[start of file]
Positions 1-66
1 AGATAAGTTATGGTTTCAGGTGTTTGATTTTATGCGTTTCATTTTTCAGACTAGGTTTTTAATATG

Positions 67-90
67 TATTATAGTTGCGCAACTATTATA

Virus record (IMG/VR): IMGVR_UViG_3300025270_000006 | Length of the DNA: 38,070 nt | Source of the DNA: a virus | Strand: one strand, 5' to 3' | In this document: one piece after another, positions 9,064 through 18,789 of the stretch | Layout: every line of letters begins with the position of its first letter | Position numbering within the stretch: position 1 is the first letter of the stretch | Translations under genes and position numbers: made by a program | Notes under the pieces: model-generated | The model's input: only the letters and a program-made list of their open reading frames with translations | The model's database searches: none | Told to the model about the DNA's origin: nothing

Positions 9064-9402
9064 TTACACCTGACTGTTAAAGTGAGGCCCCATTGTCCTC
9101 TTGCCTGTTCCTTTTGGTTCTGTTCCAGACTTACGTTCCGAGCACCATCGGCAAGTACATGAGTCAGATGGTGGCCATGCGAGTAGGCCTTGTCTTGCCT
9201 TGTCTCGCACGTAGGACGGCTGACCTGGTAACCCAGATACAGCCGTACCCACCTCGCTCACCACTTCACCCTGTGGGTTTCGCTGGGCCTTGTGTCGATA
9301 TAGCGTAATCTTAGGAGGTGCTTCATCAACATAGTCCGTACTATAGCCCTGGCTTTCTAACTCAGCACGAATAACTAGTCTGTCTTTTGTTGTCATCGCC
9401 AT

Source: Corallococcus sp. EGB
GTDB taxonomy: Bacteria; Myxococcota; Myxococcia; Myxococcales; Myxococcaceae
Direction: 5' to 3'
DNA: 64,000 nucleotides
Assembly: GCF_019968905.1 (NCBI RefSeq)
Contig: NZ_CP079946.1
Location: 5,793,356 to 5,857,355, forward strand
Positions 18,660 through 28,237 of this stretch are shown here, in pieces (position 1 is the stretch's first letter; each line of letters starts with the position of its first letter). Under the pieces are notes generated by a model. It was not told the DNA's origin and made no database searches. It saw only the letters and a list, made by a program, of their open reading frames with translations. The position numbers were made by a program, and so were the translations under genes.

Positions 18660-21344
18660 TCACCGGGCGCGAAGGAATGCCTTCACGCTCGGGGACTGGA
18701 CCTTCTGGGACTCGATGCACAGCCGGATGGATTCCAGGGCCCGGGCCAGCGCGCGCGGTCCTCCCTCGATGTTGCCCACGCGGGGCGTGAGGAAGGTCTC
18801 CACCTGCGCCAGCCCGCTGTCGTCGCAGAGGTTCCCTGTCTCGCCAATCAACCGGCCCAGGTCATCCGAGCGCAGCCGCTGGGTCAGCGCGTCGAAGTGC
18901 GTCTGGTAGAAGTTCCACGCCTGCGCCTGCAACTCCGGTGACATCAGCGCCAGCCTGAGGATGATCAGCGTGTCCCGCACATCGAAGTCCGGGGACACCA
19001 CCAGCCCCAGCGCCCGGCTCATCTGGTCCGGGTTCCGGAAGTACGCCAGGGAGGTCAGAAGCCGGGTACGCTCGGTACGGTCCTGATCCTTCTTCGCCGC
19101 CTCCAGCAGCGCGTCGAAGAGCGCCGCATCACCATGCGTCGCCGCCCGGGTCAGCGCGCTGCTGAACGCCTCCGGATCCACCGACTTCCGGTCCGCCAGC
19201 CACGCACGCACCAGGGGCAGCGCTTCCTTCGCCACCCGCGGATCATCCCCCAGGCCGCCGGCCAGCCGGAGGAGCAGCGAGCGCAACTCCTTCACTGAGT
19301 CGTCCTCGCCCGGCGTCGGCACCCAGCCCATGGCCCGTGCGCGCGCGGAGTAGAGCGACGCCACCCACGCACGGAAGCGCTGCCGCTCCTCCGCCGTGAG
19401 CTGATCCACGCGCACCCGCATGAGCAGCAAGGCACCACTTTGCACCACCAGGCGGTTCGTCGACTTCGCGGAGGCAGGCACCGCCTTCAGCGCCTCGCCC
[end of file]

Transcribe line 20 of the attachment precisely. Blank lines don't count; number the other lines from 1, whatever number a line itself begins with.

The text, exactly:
Positions 18660-21344